How Can We Engage Young People in Our Synagogues?
In a world filled with iPhones, touch screens and social media, rabbis and lay leaders are faced with the growing challenge of drawing in and engaging with young adults at their synagogue. We spoke with Rabbi Noam Raucher (Pasadena Jewish Temple and Center, Pasadena, CA), Rabbi David Cantor (Temple Beth Shalom, Long Beach, CA), Rabbi Brian Schuldenfrei (Congregation Ner Tamid, Rancho Palos Verdes, CA) and Rabbi Bradley Tecktiel (Midbar Kodesh Temple, Henderson, NV) to hear how synagogues can better enhance young professionals’ relationship with the synagogue.
How do you keep young people coming to your synagogue after their Bar/Bat Mitzvah?
Rabbi Raucher: “This is one of the biggest problems right now. It’s important to remind them that the B’nai Mitzvah isn’t the end all, be all for their Jewish education and that it’s really just a formal starting point.”
Rabbi Cantor: “My father is 89 years old and can still tell you the name of his bar mitzvah tutor, but he can’t tell you the name of his rabbi. I think we often squander opportunities to make a connection with the kids.”
Rabbi Schudenfei: “One way is to be counter cultural. Mainstream culture tells us the way we interact with one another is through screens, apps and computers. I think the way we create deep, lasting relationships is through personal touch.”
Rabbi Tecktiel: “Having a millennial on staff who speaks the language of the millennials and knows what attracts millennials can prove to be very beneficial.”
Do you ensure your message is appealing to different generations?
Rabbi Raucher: “I tend to relate what I’m saying to a story because it’s easier for everyone to follow and they can usually identify with one of the characters. I’ve found that looking people in the eye and not always speaking from my notes helps keep the crowd captivated.”
Rabbi Cantor: “It’s very important that the delivery is in a way people can understand. I don’t think that millennials are much different than anyone else, but what is different is they are better able to communicate exactly how they are feeling. When speaking to the younger generation, you don’t have to change your language, you just have to give authenticity and meaning.”
Rabbi Schudenfei: “When I teach, I try and tap into what is going on with the people I’m speaking to—whether it’s preschool, a bar/bat mitzvah class, millennials or retirees. For millennials, many are focused on establishing themselves in a career and finding companionship, so when you speak to that, people naturally start to gravitate.”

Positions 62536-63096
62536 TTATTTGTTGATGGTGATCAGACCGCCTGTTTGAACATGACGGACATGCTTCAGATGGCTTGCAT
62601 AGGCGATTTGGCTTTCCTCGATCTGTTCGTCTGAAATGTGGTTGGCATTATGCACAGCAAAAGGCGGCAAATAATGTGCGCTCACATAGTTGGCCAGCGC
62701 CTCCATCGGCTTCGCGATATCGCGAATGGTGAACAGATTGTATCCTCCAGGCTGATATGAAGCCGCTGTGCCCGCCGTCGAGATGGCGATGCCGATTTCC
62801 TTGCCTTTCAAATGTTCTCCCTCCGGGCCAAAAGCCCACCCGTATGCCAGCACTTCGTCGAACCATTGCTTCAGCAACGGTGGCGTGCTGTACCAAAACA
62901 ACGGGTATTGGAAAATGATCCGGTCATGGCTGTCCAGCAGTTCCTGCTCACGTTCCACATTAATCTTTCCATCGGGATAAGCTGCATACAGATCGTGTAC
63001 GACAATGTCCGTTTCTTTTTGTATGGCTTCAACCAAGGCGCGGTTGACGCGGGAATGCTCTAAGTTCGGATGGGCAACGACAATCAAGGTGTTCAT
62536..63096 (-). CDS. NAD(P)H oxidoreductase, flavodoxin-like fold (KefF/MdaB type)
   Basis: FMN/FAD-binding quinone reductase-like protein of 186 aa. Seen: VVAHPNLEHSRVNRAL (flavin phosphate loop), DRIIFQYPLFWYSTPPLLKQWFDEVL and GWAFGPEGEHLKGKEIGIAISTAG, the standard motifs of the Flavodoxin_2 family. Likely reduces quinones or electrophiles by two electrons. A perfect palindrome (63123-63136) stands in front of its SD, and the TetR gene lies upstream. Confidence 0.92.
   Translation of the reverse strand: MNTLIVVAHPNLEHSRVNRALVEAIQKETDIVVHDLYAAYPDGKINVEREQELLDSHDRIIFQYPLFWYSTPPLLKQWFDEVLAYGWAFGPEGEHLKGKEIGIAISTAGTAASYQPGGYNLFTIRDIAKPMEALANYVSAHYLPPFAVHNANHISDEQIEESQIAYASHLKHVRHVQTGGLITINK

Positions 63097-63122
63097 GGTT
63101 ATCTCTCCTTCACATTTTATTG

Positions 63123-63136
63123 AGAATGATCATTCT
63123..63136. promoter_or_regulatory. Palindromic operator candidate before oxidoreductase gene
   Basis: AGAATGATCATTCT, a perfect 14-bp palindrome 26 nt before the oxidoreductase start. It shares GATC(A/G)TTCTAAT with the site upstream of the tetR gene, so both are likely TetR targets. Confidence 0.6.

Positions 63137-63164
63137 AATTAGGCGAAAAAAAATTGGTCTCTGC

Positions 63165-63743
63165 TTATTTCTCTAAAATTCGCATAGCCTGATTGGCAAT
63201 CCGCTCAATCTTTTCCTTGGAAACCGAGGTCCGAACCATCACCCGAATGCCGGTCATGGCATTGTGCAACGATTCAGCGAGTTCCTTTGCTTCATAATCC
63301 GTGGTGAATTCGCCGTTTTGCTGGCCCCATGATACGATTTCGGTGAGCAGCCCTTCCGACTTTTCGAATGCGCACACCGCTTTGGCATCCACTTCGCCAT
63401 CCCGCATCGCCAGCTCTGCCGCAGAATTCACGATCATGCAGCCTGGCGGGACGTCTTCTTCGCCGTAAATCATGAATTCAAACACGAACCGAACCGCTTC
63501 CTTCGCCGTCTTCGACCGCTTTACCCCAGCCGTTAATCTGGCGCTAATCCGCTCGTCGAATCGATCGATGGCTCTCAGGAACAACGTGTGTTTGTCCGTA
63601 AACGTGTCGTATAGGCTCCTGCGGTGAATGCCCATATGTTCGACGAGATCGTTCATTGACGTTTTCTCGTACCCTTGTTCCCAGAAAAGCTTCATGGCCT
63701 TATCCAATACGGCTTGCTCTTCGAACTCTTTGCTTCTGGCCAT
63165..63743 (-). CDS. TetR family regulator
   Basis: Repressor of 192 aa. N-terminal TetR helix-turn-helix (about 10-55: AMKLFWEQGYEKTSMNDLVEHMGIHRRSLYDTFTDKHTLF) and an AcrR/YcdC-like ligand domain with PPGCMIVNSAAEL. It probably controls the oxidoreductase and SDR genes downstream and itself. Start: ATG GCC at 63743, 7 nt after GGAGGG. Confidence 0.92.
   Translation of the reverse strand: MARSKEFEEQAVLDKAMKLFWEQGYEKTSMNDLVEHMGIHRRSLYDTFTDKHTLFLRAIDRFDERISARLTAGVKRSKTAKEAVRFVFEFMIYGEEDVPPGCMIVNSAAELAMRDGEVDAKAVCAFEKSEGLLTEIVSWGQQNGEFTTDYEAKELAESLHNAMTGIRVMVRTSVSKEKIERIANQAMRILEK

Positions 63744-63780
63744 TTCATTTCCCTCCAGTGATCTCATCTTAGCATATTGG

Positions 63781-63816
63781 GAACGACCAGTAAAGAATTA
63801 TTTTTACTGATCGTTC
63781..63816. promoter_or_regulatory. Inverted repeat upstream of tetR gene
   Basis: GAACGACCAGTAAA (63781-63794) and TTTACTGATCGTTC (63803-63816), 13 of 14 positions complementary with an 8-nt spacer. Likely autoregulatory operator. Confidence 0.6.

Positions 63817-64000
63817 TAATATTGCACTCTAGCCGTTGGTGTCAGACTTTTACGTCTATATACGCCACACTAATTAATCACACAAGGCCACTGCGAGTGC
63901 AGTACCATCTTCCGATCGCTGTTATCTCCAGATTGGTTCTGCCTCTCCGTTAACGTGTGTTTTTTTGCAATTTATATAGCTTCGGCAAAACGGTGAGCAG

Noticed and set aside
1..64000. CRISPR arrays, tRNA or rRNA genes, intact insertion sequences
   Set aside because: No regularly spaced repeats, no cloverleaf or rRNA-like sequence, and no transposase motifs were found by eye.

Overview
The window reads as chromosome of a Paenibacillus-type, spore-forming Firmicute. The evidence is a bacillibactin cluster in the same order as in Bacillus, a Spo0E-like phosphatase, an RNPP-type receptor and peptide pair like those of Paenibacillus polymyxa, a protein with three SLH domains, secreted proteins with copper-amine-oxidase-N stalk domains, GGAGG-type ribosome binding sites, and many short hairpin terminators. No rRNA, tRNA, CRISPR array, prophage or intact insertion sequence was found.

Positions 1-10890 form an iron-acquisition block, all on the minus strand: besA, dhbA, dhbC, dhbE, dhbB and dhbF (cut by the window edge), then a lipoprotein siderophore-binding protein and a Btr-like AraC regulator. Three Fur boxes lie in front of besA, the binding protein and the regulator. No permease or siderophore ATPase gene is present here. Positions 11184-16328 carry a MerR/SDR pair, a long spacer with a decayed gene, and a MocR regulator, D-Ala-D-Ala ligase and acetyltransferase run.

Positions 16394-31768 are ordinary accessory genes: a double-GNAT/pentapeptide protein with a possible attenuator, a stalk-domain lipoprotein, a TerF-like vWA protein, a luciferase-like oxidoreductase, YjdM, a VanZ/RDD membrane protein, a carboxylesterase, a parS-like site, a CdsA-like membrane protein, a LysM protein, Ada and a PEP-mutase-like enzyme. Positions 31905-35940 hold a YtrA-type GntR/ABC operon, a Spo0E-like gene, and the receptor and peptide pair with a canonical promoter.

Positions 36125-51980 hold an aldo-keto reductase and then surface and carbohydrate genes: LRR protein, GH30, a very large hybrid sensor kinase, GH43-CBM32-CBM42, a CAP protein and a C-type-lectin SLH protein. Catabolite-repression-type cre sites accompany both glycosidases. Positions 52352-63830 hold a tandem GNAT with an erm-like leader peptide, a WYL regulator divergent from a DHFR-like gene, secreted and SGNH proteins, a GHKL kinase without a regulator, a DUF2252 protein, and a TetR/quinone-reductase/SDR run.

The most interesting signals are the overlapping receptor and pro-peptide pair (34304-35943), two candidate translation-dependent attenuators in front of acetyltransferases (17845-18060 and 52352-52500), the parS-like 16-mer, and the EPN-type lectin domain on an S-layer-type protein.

Rabbi Tecktiel: “When I’m speaking to the congregation, I’m not necessarily directing my message to millennials or one particular group, but more so making my message applicable to everyone listening.”
Are there any strategies or tips you have for bringing in more young adults to the synagogue?
Rabbi Raucher: “It’s important for synagogues to offer space for millennials to run their programs in parallel or conjunction with the synagogue and have their voices heard. The trick is to symbolically give them the keys to the car in some circumstances, which gives them more responsibility.”
Rabbi Cantor: “Be authentic and try hard to make a personal connection. In order to draw in more millennials, you have to work at connecting with them. Call them up, say ‘hello’ and find out what they’re interested in. Be a presence.”
Rabbi Schudenfei: “Instead of trying to draw in young adults, I think we need to go out to them and engage. I do something called ‘pop-up rabbi’ where I’ll go to a coffeehouse, for example, and talk with everyone who comes up to me about anything. I’ve met and engaged with people who wouldn’t normally come to my office.”
Rabbi Tecktiel: “A key component is utilizing social media to communicate with the younger generation. Our synagogue is on Facebook, Twitter, Snapchat and Instagram. So far, it has really helped to catch more eyes.”
What’s the biggest challenge when it comes to getting the younger generations engaged with the synagogue?
Rabbi Raucher: “I think it goes back to the idea of young people getting their voices heard. Synagogues can often appear closed off to those looking in from the outside. The more we can communicate with millennials that the institution is open to them for creation and growth, the more successful we’ll be.”
Rabbi Cantor: “The best way to attract people is to not try to attract them. Once your sole purpose is trying to target a group, it’s over. It’s important to offer things that are of value and interest to young people.”
Rabbi Schudenfei: “People are more engaged when they feel important. To me, it’s about personal touch and making people realize you care about your relationship with them. When you show someone you care, it becomes a different conversation in terms of engagement.”
Rabbi Tecktiel: “A big challenge is getting younger generations to commit to something and stick with it. I find that this generation is doing whatever feels good in the moment, which can be both good and challenging. We strive to find ways to keep young adults engaged, so we often do things that are specifically geared toward that group.”